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TitleDeveloping Intercultural Communicative Competence in the World Language Classroom

Manuela Wagner is Associate Professor of Foreign Language Education and Director of the German Language and Culture Program at the University of Connecticut, USA. Michael Byram is Professor Emeritus at the University of Durham, UK and Guest Professor at the University of Luxembourg. This two-part piece will be continued in the June 20 issue of InterCom.

In foreign language education, we are uniquely situated to help our students gain the skills necessary to become, what we call, intercultural citizens (Byram, 2008).  In this two-part series, we share our experiences designing and implementing projects which integrate intercultural citizenship in a variety of contexts in and beyond the world language classroom.  In part 1, we provide a step-by-step description of our process followed by examples of collaborative projects.

Step 1: If possible, team up

Planning and implementing intercultural communicative competence (ICC) in a systematic way is time-intensive. Work in teams in order to benefit from each others’ perspectives.

Step 2: Choose the context and create objectives

Whether you decide to integrate ICC in a lesson plan, a unit, a school year or the whole program, you will need to decide what your main objectives are.  Our advice would be to start small, best by modifying a unit you are already teaching.

Step 3: Choose a theoretical framework

In order to systematically implement ICC, it is important to choose a theoretical framework and principles which best help you meet your objectives. In our projects, we used the model of intercultural communicative competence developed by Byram (1997).  As illustrated in Figure 1, students will need to develop a) linguistic competences in the target language, b) attitudes (especially curiosity and willingness to decentre), c) knowledge about the “products, practices and perspectives” (The National Standards Collaborative Board, 2015) of a cultural group, d) the ability to interpret and relate, and e) the ability to discover and interact with students or native speakers of the language in order to acquire critical cultural awareness.  Critical cultural awareness, “an ability to evaluate, critically and on the basis of explicit criteria, perspectives, practices and products in one’s own and other cultures and countries”, is an important dimension in this model and in our projects.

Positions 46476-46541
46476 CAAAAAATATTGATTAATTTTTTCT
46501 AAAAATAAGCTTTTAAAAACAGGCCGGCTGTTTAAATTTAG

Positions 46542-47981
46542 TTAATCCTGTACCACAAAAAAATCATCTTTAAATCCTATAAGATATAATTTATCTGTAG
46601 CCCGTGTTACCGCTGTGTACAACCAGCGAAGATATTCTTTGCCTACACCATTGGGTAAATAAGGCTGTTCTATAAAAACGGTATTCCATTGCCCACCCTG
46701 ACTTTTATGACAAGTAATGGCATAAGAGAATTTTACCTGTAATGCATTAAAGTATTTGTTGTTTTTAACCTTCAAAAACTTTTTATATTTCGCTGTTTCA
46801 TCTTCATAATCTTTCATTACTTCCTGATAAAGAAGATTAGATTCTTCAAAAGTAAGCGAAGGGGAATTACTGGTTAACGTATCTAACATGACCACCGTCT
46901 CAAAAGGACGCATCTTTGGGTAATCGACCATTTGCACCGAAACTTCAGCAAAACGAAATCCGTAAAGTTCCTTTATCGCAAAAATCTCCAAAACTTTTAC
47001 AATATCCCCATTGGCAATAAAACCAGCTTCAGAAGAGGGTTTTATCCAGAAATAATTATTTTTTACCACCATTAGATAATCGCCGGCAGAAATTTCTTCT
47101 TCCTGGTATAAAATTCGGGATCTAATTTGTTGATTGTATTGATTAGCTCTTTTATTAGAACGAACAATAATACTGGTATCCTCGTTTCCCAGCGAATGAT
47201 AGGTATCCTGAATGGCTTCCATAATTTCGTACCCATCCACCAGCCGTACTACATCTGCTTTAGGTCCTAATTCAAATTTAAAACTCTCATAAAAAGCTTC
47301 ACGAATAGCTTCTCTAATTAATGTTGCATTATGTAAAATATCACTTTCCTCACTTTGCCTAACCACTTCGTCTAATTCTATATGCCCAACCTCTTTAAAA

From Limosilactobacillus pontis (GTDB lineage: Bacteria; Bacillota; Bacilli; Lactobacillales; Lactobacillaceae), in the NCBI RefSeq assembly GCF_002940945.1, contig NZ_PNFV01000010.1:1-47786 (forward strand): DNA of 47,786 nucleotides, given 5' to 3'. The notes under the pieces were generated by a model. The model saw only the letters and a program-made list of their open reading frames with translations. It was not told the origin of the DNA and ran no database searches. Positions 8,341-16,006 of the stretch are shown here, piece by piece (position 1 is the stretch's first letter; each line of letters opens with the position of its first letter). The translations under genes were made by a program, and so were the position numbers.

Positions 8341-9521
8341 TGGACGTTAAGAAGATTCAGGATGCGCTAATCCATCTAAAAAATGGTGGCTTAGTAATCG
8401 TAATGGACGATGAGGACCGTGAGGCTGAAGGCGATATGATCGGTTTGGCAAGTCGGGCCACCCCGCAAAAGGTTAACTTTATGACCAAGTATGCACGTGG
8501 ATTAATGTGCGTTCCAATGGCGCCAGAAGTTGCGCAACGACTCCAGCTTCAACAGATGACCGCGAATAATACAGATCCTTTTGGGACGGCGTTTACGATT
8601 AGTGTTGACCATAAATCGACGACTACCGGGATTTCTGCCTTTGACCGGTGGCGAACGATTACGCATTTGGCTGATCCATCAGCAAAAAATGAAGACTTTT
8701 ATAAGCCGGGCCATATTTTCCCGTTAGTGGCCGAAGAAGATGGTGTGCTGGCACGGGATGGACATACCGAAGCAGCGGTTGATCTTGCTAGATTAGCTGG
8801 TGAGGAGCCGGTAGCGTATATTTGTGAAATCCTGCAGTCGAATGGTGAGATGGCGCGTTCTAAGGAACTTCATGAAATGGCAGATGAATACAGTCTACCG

Figure 1: Intercultural Communicative Competence (Byram, 1997)

We will briefly describe and illustrate step 4 (co-design activities and assessments), step 5 (implement and document) and step 6 (assess and refine) in part 2.

We conducted projects from elementary school through university in which we implemented ICC and intercultural citizenship, a concept which we will also cover in part 2.  We learned that asking ourselves the right questions was paramount for the success of our projects.  Some of the questions we find useful include:

  1. How can we make sure that each of the dimensions of ICC are covered in the course of the unit?
  2. How can we facilitate target language use? (linguistic competences, skills of discovery and interactions, skills of interpreting and relating)
  3. How can we help our students gain access to multiple perspectives of the current topic? (decentring)
  4. How can we facilitate authentic interactions between students and between students and representatives of the cultural group(s)?
  5. Which questions can we include to help students develop their criticality?
  6. How do we best scaffold the activities to help students achieve?


Byram, M. (1997) Teaching and assessing intercultural communicative competence. Clevedon, UK: Multilingual Matters.

Byram, M. (2008) From foreign language education to education for intercultural citizenship. Clevedon, UK: Multilingual Matters.

The National Standards Collaborative Board. (2015). World-Readiness Standards for Learning Languages. 4th ed. Alexandria, VA: Author. - See more at:

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